Even when we find cases where, for example, dollars appear to be convertible into nothing but bonds that are themselves denominated in dollars, we have to recognize that as long as there is some small link somewhere tying the dollar to, say, 1 bushel of wheat, then that can be enough to make the dollar worth 1 bushel, even though most actual redemptions of dollars are just for dollar-denominated bonds.

  10. avatar George Selgin says:

    A bushel of wheat is a real quantity, not a nominal one. A money convertible into fixed a real quantity of some good is "convertible" in the standard sense. A money "convertible" only into a nominal quantity of another financial asset itself denominated in units of the money in question isn't. The presence of the latter sort of "convertibility" itself supplies no link at all, small or otherwise, to convertibility of the genuine sort, apart from that which exists in your own understanding. So your argument here is nothing other than a repetition of the very assertion that is the nub of the disagreement.

    Mike, the backing theory is evidently your hobby horse, from which no rational argument will get you to budge, and for the defense of which there is no rule of reasoning over which you aren't willing to run roughshod. That's not an ad hominem remark: it is a remark about your arguments themselves that is informed by the evidence from throughout this exchange. I don't mind a debate, but I do mind debating endlessly with someone whose arguments seem to consist of one sophistry after another.

    You may insist that my wishing to end the debate proves only that I have the weaker position. But I am happy to leave it to anyone who has the patience to work through the exchange above to determine for themselves whether they, too, would not find it worthwhile to continue.

  11. avatar vikingvista says:

    "To the extent that commercial banks are able to "capture' the market for paper currency, the public's preferred "currency ratio" (that is, it's preferred mix of currency to bank deposit balances) ceases to influence the money multiplier"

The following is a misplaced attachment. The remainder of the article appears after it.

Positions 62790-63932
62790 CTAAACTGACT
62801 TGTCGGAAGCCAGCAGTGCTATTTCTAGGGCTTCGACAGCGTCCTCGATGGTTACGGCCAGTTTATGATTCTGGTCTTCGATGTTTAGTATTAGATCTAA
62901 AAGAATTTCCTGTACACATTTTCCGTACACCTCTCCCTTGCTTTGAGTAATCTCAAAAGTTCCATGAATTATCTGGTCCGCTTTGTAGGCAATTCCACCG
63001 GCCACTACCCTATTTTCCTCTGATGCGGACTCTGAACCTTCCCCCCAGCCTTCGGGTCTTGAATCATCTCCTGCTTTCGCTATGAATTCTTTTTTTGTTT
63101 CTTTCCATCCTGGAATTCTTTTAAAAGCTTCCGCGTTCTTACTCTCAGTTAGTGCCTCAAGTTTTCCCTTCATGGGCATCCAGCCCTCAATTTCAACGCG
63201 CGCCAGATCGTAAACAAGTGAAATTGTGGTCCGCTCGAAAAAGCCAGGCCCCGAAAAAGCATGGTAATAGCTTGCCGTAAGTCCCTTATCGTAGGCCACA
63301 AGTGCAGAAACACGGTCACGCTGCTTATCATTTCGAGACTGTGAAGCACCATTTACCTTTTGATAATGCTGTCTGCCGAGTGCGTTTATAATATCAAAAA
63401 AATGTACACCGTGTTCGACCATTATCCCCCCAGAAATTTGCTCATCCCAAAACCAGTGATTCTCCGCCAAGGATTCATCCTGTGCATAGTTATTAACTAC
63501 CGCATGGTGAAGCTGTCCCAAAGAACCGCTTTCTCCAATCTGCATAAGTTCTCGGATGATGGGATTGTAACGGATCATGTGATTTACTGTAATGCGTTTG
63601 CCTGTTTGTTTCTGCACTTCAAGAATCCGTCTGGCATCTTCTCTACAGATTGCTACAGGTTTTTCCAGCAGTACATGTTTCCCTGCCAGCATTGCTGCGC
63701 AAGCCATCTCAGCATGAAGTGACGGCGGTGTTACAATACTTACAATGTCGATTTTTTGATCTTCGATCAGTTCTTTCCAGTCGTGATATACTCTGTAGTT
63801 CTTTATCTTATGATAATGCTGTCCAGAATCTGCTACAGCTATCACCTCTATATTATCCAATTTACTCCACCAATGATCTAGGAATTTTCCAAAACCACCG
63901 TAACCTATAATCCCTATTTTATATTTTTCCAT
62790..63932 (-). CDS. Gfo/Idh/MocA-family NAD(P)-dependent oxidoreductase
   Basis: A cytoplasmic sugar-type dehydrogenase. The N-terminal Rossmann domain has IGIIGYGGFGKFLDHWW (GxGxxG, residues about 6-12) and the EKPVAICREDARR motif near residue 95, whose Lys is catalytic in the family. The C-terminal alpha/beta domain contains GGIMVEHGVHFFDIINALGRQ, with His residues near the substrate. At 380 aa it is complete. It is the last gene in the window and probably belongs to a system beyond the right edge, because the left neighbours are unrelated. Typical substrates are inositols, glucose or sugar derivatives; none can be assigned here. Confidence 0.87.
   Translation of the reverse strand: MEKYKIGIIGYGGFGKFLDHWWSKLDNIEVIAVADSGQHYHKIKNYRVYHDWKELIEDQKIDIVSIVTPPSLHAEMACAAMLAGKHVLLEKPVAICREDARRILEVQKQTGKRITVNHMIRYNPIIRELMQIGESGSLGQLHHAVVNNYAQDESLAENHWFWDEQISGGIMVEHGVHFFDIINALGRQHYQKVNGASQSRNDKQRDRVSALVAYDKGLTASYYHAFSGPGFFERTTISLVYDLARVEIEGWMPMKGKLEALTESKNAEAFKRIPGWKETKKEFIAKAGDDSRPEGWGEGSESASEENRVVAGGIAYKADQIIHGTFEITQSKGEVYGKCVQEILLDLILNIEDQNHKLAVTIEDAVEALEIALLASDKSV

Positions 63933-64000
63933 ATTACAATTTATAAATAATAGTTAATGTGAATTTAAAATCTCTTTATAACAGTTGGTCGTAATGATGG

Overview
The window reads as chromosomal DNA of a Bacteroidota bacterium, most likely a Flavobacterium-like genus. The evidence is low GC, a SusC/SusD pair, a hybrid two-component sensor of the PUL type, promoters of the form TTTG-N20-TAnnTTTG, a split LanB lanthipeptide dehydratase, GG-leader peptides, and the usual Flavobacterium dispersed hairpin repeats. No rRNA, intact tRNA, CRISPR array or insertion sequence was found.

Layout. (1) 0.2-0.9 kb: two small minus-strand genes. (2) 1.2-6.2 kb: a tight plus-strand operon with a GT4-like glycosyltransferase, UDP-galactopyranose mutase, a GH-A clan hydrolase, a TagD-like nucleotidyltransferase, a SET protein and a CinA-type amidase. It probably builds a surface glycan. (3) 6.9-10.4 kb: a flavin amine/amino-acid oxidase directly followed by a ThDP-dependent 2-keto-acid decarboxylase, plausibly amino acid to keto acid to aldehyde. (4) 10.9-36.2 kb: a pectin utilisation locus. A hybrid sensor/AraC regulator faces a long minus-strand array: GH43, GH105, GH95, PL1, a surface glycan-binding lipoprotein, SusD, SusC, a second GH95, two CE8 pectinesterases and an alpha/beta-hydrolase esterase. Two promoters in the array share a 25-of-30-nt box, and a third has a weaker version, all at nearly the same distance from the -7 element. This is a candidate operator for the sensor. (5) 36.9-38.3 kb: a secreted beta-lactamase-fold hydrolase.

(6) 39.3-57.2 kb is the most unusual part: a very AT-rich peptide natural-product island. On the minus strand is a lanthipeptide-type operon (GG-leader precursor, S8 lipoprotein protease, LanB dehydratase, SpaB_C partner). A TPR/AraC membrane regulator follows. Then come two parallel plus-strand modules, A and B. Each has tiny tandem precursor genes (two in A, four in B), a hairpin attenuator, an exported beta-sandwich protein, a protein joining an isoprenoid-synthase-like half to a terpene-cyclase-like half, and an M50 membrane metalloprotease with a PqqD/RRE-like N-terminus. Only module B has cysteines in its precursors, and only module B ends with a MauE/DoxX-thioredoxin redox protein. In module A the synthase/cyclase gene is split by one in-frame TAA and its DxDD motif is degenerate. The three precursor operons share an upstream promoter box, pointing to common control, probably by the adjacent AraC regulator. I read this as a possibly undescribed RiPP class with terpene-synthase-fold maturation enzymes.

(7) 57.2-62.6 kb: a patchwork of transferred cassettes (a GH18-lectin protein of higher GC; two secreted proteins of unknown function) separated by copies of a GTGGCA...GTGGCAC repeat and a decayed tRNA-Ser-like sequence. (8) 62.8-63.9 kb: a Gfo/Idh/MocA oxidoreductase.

Doesn't the textbook definition include commercial bank note obligations in "broad money"? Unless I'm misunderstanding, it sounds like you are saying M = D + C, and B = R + C, so that commercial bank notes are not a part of either C or M. Or are you just excluding commercial bank notes from M in order to explain how a transition to private notes way from a strict central bank monopoly would impact *central bank* currency?

    Thanks.

    • avatar George Selgin says:

      Vikingvista, the textbooks don't consider commercial banknotes at all, and so do not allow for the possibility that such notes might supplant central bank paper in satisfying the public's demand for currency. Of course, if "D" where defined to mean "Deposits plus commercial banknotes," and if the complete substitution of such notes for central bank paper in public holdings is also assumed, so that C=0 (with C still defined as public holdings of central bank paper), you would have the free banking case, with c = 0 and m = 1/r. But again, the textbooks don't allow for this possibility at all. Like most economists their authors for the most part seem to be quite unaware that commercial banks might issue their own circulating note; while those who may be aware of the possibility, dismiss it as impractical, usual on the (inadequate) grounds that it proved disastrous in the antebellum U.S. None of them appear to know about the Scottish and Canadian episodes in which competitive note issuers were not subjected to debilitating regulatory restrictions.

  12. avatar vikingvista says:

    That helps. Perhaps if I believed central banking was created by Odin on day 5, I'd be of a better mindset to read mainstream economists.

    I appreciate you bringing me up to speed on the basics. If you have time, I have just a few more questions about this:

    1. In your work, is C always exclusively some portion of the monetary base? If so, are both publicly held specie as well as publicly held central bank fiat base money properly included in C?

    2. Would you always include any redeemable commercial bank notes in D?

    3. Or, is the textbook money multiplier formula just not applicable outside the context of a central bank monopoly?